(Dec. 9, 2013) -- The University of Texas at San Antonio (UTSA), the Republic of Azerbaijan's Ministry of Communication and Information Technology and the Azerbaijan Technical University are partnering to host the Third Annual World Conference on Soft Computing, Dec. 16-18 at the San Antonio Marriott Riverwalk.
The conference will draw participants from 18 nations to hear keynote presentations from eight scholars on soft computing and to honor Lotfi A. Zadeh, the "Father of Fuzzy Logic," and his wife, Fay Zadeh.
Mo Jamshidi, UTSA Lutcher Brown Endowed Distinguished Chair Professor in Electrical and Computer Engineering and primary organizer of the conference, has known Zadeh since 1968 and is his close friend and colleague.
"We are thrilled to welcome this soft-computing legend to the Alamo City," said Jamshidi. "Lotfi has led a fascinating life truly dedicated to advancing his theory of fuzzy sets, which is felt in the realm of every basic science."
Introduced by Zadeh in 1965, fuzzy set theory is used to make decisions when information is incomplete, vague or uncertain. More concretely, it is a way to program computers so they can mimic the imprecise way humans make decisions. This technology is now found in many real-life applications and commercial products including cars that virtually drive themselves, washing machines that automatically pick the right wash cycles and water temperature, and HVAC systems that adjust the temperature based on the number of people in a room.
Zadeh’s 1965 paper on fuzzy sets has received 48,600 citations as of December 4, 2013 and several thousand patents have been filed using his fuzzy set theory.
Lotfi A. Zadeh, age 92, is a mathematician, electrical engineer, computer scientist, artificial intelligence researcher and professor emeritus of computer science at the University of California, Berkeley.
UTSA researchers are exploring matter at the atomic level with Helenita. It's one of the most powerful microscopes in the world, with the ability to operate near the theoretical limit of resolution. At 9 feet, 2 inches tall and weighing more than two tons, Helenita can dissect almost anything. With Helenita's resolution, researchers can study particles atom by atom to see how they behave.
That's critical in developing nanotechnology that will help diagnosis early-stage breast cancer or make helmets that are uber strong. Moreover, the detail that Helenita provides will allow nanotechnology researchers to create new therapies and treatments to fight a wide range of human diseases.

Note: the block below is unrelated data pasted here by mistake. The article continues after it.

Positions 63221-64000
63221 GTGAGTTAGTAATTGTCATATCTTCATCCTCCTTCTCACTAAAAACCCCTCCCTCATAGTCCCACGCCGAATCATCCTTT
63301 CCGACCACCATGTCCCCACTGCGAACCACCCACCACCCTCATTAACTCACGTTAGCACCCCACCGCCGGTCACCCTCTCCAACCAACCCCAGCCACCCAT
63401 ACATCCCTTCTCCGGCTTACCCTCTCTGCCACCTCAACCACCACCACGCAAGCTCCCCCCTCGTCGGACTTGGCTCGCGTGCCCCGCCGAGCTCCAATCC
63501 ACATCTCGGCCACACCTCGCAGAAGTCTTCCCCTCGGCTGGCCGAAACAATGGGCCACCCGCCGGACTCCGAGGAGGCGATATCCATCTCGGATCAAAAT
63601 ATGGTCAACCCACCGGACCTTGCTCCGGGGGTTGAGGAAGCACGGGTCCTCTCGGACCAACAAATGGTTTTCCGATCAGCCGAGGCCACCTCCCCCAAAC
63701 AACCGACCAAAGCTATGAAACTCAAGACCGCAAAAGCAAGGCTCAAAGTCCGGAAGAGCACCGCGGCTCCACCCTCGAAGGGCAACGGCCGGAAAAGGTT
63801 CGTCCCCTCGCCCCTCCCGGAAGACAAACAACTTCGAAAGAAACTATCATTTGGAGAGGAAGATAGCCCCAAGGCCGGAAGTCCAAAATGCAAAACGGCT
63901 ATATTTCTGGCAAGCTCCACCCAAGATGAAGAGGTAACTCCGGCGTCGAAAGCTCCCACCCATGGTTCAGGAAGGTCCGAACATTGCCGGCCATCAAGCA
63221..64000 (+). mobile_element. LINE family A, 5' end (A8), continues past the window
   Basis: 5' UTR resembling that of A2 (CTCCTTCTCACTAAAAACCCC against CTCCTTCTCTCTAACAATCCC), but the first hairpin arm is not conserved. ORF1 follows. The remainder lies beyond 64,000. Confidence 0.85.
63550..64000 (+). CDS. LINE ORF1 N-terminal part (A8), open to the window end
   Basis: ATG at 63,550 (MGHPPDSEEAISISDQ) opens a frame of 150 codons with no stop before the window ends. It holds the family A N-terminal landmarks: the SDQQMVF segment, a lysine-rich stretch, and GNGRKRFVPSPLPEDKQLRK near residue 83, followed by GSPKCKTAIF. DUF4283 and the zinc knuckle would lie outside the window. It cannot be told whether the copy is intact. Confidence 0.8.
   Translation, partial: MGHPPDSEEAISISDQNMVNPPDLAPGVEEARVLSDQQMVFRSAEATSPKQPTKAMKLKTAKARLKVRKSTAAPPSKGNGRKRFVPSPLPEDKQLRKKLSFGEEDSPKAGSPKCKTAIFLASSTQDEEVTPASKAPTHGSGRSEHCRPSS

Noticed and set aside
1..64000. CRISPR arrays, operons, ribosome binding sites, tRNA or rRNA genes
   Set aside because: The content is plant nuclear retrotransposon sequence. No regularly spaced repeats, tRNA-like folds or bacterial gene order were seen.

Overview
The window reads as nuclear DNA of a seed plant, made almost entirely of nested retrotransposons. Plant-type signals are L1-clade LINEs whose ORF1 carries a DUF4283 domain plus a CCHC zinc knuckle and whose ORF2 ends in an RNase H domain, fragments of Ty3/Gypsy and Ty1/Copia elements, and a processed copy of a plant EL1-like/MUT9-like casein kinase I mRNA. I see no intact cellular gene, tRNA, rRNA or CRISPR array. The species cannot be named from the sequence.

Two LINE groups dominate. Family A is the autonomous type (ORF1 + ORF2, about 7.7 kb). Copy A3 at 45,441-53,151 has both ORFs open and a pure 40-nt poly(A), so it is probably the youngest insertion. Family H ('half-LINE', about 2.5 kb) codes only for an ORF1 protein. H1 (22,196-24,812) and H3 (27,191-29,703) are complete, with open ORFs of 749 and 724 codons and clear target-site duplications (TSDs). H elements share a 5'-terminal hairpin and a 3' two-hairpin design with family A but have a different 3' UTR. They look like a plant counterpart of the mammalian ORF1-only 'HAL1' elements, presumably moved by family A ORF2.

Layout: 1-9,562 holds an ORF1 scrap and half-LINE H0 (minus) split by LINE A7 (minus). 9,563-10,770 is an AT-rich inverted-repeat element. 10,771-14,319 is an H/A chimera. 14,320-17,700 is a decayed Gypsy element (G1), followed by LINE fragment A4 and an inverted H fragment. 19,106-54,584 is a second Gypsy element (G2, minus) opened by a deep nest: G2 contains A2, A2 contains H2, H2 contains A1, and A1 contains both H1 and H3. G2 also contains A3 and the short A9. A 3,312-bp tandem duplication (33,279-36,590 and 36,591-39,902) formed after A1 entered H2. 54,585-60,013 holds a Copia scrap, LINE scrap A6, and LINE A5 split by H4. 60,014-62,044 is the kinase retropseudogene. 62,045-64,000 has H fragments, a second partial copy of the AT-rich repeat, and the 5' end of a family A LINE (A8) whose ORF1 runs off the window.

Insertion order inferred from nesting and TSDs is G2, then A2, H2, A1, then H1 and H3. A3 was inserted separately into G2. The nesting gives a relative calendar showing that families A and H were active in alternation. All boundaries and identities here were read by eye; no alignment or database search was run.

Did you know? Helenita can magnify a sample 20 million times its size, which would make a strand of human hair the size of San Antonio.
Join AIA San Antonio’s Women in Architecture group for their networking and happy hour event, where all design professionals are welcome.
Liberty Bar, 1111 S. Alamo St.
This documentary, presented by the San Antonio Film Festival, documents the experience of re-entry after incarceration. The film features Michael Gilbert, associate professor in the department of criminal justice and director of the Office of Community and Restorative Justice program at UTSA.
Tobin Center for the Performing Arts, 100 Auditorium Circle
Discover resources and strategies for teaching Tejano history and culture and get a special educator's tour of the new long-term exhibit, Los Tejanos.
Institute of Texan Cultures, 801 E. César E. Chávez Blvd.
This cowboy-themed programming, offered in conjunction with Our Kids Magazine's Kidcation Week, gives families the opportunity to visit with cowboy docents, enjoy readings and visit activity tables.
Institute of Texan Cultures, 801 E. Cesar E. Chavez Blvd.
The UTSA Alumni Association hosts this annual gala honoring the Alumna of the Year, Alumnus of the Year and the Alumnus of the Year Lifetime Achievement award winners.
Hyatt Regency Hill Country Resort & Spa, 9800 Hyatt Resort Dr.
Victor Cyrus, Jr will see his first book of poetry published this fall
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